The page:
Directorial Debuts: The Return of the Secaucus Seven


Theater 3 Fri, Jun 21 6:30 PM


A new series focussing on the first films of established directors.
Each film will be followed by a conversation and Q&A moderated by actor and Director, JOHN CARROLL LYNCH.

Friday, June 21

Written & Directed by John Sayles
Cast: Mark Arnott, Gordon Clapp, Maggie Cousinaeu, Brian Johnson, Adam LeFevre, Bruce MacDonald, Jean Passenante, Maggie Renzi, John Sayles, David Strathairn

Seven baby boomers with ties to the antiwar movement of the '60s get together for a weekend at the home of teachers Mike (Bruce MacDonald) and Katie (Maggie Renzi). What should be a peaceful reunion, however, is rife with drama. Longtime couple Jeff (Mark Arnott) and Maura (Karen Trott) are separating, speechwriter Irene (Jean Passanante) is self-conscious about her conservative boyfriend (Gordon Clapp), and Frances (Maggie Cousineau) has a flirtation with a local mechanic (David Strathairn).

1hr 46 mins / R

Tickets $18 / Superstar Members $16

John Carroll Lynch

John Carrol Lynch is an American character actor and film director. Lynch made his feature film debut in Grumpy Old Men (1993) and gained notice for his role as Norm Gunderson in Fargo (1996). He is also known for his television work on the ABC sitcom The Drew Carey Show (1997–2004) as the title character's cross-dressing brother, Steve Carey, as well as on four seasons of American Horror Story (2014–2019), most notably as breakout character Twisty the Clown. He also played Eastman in AMC's The Walking Dead: Season 6. His films include Face/Off (1997), Zodiac (2007), Gran Torino (2008), Shutter Island (2010), Crazy, Stupid, Love (2011), Ted 2 (2015), The Invitation (2015), The Founder (2016), and The Trial of the Chicago 7 (2020). He made his directorial debut with the 2017 film Lucky.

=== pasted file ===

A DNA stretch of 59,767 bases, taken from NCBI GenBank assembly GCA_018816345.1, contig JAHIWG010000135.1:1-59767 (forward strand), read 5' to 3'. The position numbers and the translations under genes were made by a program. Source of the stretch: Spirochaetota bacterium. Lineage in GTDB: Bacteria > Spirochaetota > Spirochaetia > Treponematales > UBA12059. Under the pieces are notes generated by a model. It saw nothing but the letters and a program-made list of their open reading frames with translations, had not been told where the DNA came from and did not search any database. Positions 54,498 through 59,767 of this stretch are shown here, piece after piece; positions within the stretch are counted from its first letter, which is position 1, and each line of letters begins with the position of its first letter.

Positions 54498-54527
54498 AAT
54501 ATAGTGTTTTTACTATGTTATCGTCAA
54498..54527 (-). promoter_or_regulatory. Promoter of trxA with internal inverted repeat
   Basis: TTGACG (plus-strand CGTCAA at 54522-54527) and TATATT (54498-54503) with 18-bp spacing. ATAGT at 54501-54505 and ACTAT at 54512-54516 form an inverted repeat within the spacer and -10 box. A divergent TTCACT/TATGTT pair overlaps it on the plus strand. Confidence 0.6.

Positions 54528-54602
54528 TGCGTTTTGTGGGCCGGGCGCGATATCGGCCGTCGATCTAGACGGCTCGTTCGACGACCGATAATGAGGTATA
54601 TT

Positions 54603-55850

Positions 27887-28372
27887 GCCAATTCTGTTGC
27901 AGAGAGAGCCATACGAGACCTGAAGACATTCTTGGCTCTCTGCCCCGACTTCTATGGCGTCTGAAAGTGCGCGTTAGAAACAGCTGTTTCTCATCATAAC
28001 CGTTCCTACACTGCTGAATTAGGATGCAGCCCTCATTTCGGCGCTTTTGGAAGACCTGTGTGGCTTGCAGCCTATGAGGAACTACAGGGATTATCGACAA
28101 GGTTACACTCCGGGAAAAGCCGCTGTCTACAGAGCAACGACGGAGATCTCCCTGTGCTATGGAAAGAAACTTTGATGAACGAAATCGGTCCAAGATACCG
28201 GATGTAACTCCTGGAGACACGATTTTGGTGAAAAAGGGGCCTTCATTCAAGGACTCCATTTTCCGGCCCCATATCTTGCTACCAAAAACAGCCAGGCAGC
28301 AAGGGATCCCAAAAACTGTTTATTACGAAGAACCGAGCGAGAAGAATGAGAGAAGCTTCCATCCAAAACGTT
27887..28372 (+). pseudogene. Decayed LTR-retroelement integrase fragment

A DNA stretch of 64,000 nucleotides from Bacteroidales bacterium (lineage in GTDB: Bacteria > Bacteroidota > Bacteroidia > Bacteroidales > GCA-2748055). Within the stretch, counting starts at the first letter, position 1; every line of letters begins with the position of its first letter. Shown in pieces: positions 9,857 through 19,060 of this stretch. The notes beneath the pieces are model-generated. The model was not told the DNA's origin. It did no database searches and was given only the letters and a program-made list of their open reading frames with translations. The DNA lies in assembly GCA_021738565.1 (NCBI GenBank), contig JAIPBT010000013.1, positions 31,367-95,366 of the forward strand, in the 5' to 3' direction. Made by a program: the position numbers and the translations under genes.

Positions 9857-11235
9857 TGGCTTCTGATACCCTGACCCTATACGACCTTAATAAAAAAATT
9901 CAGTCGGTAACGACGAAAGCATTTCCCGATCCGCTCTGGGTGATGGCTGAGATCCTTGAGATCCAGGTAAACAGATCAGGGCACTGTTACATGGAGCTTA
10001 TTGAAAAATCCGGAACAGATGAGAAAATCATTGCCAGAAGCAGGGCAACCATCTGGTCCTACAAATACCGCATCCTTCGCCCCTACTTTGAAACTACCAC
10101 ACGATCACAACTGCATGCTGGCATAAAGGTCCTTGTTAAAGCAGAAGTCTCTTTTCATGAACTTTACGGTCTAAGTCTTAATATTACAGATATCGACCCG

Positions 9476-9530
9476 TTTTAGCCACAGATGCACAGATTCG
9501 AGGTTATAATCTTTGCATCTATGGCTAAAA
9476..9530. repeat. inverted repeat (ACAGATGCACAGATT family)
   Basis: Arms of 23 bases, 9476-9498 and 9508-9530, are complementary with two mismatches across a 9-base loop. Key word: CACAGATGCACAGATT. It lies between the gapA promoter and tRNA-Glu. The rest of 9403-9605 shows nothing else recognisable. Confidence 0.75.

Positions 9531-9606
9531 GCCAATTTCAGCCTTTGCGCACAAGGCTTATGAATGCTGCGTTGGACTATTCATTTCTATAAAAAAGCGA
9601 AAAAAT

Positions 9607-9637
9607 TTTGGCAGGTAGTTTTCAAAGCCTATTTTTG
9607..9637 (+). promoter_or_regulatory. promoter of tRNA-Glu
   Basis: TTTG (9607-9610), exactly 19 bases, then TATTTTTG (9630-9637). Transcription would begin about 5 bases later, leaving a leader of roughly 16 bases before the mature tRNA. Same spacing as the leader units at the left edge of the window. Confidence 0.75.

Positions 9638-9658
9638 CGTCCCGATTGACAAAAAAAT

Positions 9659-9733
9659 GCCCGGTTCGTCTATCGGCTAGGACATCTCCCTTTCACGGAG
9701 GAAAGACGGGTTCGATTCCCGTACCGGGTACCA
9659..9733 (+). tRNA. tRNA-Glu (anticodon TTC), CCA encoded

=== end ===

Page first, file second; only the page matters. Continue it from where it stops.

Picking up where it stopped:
John Sayles

John Sayles began reading novels before age 9. He graduated Williams College in 1972, and shunned a corporate career to work various blue-collar jobs, moving to east Boston to take a factory job. He wrote stories and submitted them to various magazines, and the Atlantic Monthly gave him the idea of publishing them in a novel--thus Pride of the Bimbos (1975) was born. In the late 1970s he worked for renowned low-budget producer Roger Corman as a screenwriter. He saved much of the money he earned from that job, got some friends together and made Return of the Secaucus Seven (1980) in 25 days. Altough it was a hit, he had trouble obtaining financing for the films he wanted to make because he would not give up his right of final cut. Baby It's You (1983) was Sayles' only film made under studio control. In 1983 the MacArthur Foundation Fellowship granted him an income, this stipend and money he earned for writing such films as The Clan of the Cave Bear (1986), Enormous Changes at the Last Minute (1983) and Breaking In (1989) enabled him to make the kinds of films he wanted to make. Lone Star (1996) placed Sayles in the ranks of top American filmmakers. In it and his other films, a broadly appealing social consciousness emerges, showing Sayles to be concerned with what's going on with regional cultures, national values and what living in the US is like today. Image of John Sayles (by Mary Cybulski).